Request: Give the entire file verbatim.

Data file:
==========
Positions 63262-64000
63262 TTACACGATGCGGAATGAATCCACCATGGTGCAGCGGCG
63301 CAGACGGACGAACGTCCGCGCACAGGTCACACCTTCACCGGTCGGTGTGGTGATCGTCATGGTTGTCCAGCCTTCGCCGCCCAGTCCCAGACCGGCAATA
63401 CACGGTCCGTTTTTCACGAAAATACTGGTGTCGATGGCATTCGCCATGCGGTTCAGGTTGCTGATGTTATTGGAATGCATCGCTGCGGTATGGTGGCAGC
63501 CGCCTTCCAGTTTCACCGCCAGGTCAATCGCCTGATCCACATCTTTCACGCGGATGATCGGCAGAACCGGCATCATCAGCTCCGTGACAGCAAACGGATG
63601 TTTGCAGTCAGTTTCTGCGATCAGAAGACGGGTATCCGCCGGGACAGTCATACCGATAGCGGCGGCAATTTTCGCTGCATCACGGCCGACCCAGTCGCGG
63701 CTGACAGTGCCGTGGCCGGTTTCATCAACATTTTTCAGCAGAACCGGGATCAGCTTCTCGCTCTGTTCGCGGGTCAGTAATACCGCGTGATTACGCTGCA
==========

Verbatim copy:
Positions 63262-64000
63262 TTACACGATGCGGAATGAATCCACCATGGTGCAGCGGCG
63301 CAGACGGACGAACGTCCGCGCACAGGTCACACCTTCACCGGTCGGTGTGGTGATCGTCATGGTTGTCCAGCCTTCGCCGCCCAGTCCCAGACCGGCAATA
63401 CACGGTCCGTTTTTCACGAAAATACTGGTGTCGATGGCATTCGCCATGCGGTTCAGGTTGCTGATGTTATTGGAATGCATCGCTGCGGTATGGTGGCAGC
63501 CGCCTTCCAGTTTCACCGCCAGGTCAATCGCCTGATCCACATCTTTCACGCGGATGATCGGCAGAACCGGCATCATCAGCTCCGTGACAGCAAACGGATG
63601 TTTGCAGTCAGTTTCTGCGATCAGAAGACGGGTATCCGCCGGGACAGTCATACCGATAGCGGCGGCAATTTTCGCTGCATCACGGCCGACCCAGTCGCGG
63701 CTGACAGTGCCGTGGCCGGTTTCATCAACATTTTTCAGCAGAACCGGGATCAGCTTCTCGCTCTGTTCGCGGGTCAGTAATACCGCGTGATTACGCTGCA